Ragna grunted. “No begging for forgiveness now, are you?” Blearily, he watched as she went to retrieve something—a stone and his knife—before she came back to him. She kneeled before him with the two poised to strike one another. Looking down, he noticed the sticks and branches of the kindling pile had been stacked all around him.

She looked up at him. “I’ve heard that fire works pretty well on coyotes up here.”

Steel struck against flint, and sparks rained down on the kindling between his legs.

With a bit of coaxing, the fire grew, and, even in pain, Mathis struggled weakly against his restraints. Ragna spread the fire to two separate piles on either side of Mathis, and let it grow. He groaned—the best he could manage for a scream with his burned throat—and it only grew more insistent the more the fire crackled.

Ragna stood, watching as he squirmed and groaned frantically as the fire jumped closer to his flesh and fur. “Mathis Ashworth, tell the devil that Ragna Eklund of the Boreas Wolves sent you.”

As he continued to mutedly scream, she left the cabin for Mathis to be burned alive.




Ragna and her two horses had watched the cabin from a small incline across the creek. Rain pattered down around them, and when she saw her patch job on the roof cave in from the fire’s licking flames below, she knew that it wouldn’t be long before she could return. The rain grew heavier, Nature perhaps realizing that it had a fire to put out before it had a chance to possibly spread to the nearby forest. The water was cold, but she felt almost numb to it, numb to everything really.

Steinarr was never coming back. Her firstborn son. She would never hear his laugh again. She would never find amusement in his antics again, how he protected her, how he reminded her so much of Snorri. She would never be able to hold him in her arms again. She would never get to see him grow up.

Her son was gone.

She had failed to protect him when he needed her most. He had been murdered by the hands of a coyote she had sought to spare.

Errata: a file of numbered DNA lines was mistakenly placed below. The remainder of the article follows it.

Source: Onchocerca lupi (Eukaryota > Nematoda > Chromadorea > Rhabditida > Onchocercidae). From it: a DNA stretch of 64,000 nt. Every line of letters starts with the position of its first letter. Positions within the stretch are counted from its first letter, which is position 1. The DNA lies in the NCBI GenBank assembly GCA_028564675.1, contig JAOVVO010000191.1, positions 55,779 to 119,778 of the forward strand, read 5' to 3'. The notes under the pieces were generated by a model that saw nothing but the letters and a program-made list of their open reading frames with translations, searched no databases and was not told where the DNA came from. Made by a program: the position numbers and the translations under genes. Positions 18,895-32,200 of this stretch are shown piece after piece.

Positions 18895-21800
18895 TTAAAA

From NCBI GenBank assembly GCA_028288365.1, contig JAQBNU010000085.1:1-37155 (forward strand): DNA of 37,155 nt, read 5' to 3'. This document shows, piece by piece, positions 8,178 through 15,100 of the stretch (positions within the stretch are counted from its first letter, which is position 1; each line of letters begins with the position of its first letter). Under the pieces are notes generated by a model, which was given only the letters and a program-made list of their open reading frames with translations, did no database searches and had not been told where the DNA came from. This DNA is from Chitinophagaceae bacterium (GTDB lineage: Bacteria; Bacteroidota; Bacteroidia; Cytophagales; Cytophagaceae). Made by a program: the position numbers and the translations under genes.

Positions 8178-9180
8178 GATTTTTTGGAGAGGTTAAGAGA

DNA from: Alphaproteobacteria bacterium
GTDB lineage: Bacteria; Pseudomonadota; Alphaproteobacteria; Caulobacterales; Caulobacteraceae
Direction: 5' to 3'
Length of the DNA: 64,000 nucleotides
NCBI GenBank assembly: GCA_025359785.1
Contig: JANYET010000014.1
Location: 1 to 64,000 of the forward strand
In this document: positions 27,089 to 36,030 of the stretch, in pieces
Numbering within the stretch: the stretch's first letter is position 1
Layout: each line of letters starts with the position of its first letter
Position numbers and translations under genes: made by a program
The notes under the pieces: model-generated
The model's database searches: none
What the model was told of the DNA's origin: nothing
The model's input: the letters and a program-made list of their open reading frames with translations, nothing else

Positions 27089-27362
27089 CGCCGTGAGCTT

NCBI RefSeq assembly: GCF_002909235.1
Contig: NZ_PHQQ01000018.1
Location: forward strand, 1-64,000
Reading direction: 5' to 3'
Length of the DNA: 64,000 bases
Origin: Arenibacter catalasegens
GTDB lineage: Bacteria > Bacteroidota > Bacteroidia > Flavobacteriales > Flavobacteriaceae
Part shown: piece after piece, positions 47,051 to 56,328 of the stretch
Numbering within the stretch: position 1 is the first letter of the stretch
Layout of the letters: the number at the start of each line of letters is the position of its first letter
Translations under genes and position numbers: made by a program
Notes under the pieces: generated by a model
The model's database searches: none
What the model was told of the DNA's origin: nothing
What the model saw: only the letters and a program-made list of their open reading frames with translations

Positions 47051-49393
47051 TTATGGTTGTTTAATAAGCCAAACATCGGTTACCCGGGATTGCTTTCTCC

Glade, her only companion and friend that knew of her dark history, her only comrade left from her old life. He had barely escaped with his life. Another inch, a deeper puncture, either, both, and the little marten would have been dead.

Had she not been spotted by the crow, had she not made it back to her home when she had, she could have lost Skadi and Sindri too.

Her entire world, the fragile world she had rebuilt for herself outside of Boreas…it could have been completely shattered in one day. She could have lost it all, everything that she had ever cared for, had ever loved.

Gone.

Because she spared a thieving coyote’s life.

She had paid him back in full, but even Ragna knew that it would never undo what was done, nor would it satisfy the grief that she had internalized so far down into her icy soul.

When she finally went back into the burnt cabin to check on Mathis, she was able to confirm that he had died in agony. Ragna left quietly, her work finished. She mounted up onto Brimstone and tugged on Jack’s lead, pointing the two horses back towards the Vale.

A stab to the shoulder for the wound he had put in Glade.

Two busted kneecaps to make good on her promise to make him crawl if he ever trespassed onto Vale territory after her warning.

Two broken hands that had once held her son still.

A burned throat for slitting her son’s.

Fire because she could not make him feel enough of the pain she felt, not just for her son, but for everyone she had lost to the coyote kind.

Turning his pet crow on him, making him feel that awful dread of being abandoned, betrayed, left alone with the thing he feared the most in that moment, it was payback for the overpowering fear she had felt racing home, of what she felt in the aftermath of what else she could have lost, all because she spared his life.

So long as coyotes lived, it seemed she was destined to never be free of their evil.

Ragna Eklund

Mistfell Vale
Whalstray (NPC)
User avatar
Songbird
Luperci Scout II
Do not go gentle
into that good night